In the writer’s previous classification of limestones, rocks were divided into three major families. A more sensitive division can be made into eight groups forming a complete spectrum of textural types, representing deposition in environments of different physical energy. Basis for the classification is (1) relative proportion of allochems and carbonate mud, (2) sorting of allochems, and (3) rounding of allo-chems. A complete parallel exists between these limestone types and the sequence of textural maturity in sandstones, even to the existence of textural inversions. However, rounding appears to be accomplished best in environments where the energy level is too great for good sorting.
Figures & Tables
Classification of Carbonate Rocks—A Symposium
Limestones and dolomites form the economically important and exceedingly complex family of carbonate rocks. They are set distinctly apart from related rock families by their intrabasinal and highly local origin, their genetic dependence upon organic activity, and their extreme susceptibility to post- depositional modification.
The successful classification of carbonate rocks requires detailed knowledge of their multiple com-ponents and genetic processes. Such knowledge has been greatly increased during a period of accelerated investigations since 1940, with the result that the modern classifications are marked improvements over their predecessors.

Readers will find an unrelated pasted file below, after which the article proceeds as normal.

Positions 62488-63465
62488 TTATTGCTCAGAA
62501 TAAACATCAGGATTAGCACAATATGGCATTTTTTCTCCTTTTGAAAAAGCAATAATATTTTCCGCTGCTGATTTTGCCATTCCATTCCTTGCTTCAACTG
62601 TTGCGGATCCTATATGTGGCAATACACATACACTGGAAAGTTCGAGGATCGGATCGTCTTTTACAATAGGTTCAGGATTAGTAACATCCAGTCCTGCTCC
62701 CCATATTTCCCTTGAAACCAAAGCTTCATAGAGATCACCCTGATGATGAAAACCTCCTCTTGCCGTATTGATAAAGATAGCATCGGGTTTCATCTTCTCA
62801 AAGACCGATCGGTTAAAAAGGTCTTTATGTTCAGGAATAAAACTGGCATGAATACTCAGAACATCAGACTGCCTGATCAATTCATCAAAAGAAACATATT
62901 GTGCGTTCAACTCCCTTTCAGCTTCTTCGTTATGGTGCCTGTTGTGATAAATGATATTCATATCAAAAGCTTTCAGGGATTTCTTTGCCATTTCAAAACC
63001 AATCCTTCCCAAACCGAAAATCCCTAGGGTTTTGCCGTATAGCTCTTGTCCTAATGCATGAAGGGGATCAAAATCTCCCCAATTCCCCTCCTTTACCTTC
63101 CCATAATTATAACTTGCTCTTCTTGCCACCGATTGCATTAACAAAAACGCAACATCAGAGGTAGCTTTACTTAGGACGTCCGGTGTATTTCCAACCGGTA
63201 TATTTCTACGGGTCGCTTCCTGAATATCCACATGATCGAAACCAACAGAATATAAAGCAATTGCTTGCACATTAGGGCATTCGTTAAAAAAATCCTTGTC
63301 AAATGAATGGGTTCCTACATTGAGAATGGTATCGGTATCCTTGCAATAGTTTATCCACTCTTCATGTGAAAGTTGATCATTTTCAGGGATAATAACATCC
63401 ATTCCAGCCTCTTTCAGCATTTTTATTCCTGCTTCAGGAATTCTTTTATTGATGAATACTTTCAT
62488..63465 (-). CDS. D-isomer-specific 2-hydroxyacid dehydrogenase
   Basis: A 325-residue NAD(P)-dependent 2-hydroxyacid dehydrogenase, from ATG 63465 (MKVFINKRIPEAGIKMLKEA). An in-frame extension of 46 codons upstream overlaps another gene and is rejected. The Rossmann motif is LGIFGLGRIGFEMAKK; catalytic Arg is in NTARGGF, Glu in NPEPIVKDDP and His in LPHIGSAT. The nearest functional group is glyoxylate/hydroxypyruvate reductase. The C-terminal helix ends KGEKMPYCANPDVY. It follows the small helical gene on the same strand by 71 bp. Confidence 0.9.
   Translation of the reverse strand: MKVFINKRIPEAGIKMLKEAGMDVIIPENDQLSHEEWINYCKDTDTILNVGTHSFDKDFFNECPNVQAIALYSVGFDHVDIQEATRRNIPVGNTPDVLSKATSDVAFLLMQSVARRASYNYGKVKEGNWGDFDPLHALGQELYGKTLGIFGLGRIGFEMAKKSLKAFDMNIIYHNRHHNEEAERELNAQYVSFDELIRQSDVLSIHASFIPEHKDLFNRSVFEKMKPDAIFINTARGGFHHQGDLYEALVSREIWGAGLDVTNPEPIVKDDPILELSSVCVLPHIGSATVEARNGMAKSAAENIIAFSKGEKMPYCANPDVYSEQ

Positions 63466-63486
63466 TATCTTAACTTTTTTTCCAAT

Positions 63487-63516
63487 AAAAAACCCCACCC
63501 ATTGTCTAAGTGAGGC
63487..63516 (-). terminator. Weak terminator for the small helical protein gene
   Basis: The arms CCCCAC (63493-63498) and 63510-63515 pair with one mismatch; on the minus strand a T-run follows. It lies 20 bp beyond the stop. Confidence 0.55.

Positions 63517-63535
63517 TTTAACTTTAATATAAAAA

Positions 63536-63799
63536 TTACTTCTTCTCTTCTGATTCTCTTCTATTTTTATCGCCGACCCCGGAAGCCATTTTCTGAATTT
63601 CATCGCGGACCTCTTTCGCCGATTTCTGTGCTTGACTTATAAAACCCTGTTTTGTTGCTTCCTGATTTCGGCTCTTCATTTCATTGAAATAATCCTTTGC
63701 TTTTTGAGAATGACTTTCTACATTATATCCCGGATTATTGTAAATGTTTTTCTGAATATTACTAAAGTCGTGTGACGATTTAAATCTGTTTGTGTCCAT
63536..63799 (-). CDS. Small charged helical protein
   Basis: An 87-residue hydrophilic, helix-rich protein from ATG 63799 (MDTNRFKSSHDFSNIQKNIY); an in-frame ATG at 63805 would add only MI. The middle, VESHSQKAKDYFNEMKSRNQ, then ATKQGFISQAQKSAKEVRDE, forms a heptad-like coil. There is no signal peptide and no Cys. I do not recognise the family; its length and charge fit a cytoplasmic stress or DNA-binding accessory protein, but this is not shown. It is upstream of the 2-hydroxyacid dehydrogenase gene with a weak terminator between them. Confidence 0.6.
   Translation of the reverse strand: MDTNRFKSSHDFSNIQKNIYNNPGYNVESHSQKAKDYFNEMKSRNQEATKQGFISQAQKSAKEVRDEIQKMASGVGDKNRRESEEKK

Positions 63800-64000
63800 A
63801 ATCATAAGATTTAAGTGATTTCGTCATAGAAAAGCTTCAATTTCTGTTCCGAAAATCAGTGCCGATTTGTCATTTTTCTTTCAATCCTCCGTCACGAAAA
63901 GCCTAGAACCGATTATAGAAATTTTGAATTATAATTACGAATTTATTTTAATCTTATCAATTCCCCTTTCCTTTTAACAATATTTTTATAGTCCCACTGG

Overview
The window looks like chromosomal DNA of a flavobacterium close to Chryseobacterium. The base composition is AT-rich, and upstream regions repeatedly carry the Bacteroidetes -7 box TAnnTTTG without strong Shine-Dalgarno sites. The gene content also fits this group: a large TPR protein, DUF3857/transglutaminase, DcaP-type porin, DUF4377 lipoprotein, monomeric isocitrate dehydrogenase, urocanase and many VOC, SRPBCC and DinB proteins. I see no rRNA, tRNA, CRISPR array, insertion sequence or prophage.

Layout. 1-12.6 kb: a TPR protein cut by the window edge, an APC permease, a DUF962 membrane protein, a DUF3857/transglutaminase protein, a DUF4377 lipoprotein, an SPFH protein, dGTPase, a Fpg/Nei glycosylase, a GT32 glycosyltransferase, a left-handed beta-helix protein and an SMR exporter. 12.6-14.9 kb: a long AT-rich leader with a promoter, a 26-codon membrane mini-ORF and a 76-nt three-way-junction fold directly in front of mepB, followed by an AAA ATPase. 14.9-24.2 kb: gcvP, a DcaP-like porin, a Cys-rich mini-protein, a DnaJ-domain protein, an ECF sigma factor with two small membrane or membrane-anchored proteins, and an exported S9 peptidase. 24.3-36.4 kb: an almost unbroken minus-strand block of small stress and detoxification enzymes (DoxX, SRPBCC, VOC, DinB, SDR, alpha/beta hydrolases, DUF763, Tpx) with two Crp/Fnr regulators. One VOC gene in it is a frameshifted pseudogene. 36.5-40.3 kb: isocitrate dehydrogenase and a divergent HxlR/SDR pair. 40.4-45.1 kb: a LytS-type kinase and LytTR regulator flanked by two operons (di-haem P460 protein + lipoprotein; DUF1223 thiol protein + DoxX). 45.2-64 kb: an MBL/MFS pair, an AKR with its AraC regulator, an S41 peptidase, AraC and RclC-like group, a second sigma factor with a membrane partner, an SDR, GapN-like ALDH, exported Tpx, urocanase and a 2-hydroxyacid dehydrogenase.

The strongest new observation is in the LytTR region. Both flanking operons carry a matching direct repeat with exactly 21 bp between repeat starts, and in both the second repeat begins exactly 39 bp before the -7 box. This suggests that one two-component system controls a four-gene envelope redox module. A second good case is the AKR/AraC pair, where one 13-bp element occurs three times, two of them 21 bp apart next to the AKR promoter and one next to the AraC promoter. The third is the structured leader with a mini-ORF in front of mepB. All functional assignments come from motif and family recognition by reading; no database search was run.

Most of the newer classifications utilize a practical blending of descriptive and genetic parameters. The parameters most commonly used are depositional fabric, particularly the relative abundance of coarser carbonate particles (grains) as compared with the finer grained particles (matrix or micrite); the size and genetic types of the grains or of in-place biotic constituents; the mineralogy; and the nature and degree of post-depositional modification. Secondary parameters include porosity, cementation, the degree of abrasion or rounding of the grains, admixtures of noncarbonate material, and a host of others.
The symposium classifications of carbonate rocks and two allied articles of this volume are briefly reviewed and compared. Despite the differences in approach, purpose, and experience among the various authors, the resulting classifications show strong similarities and therefore indicate that a basis of mutual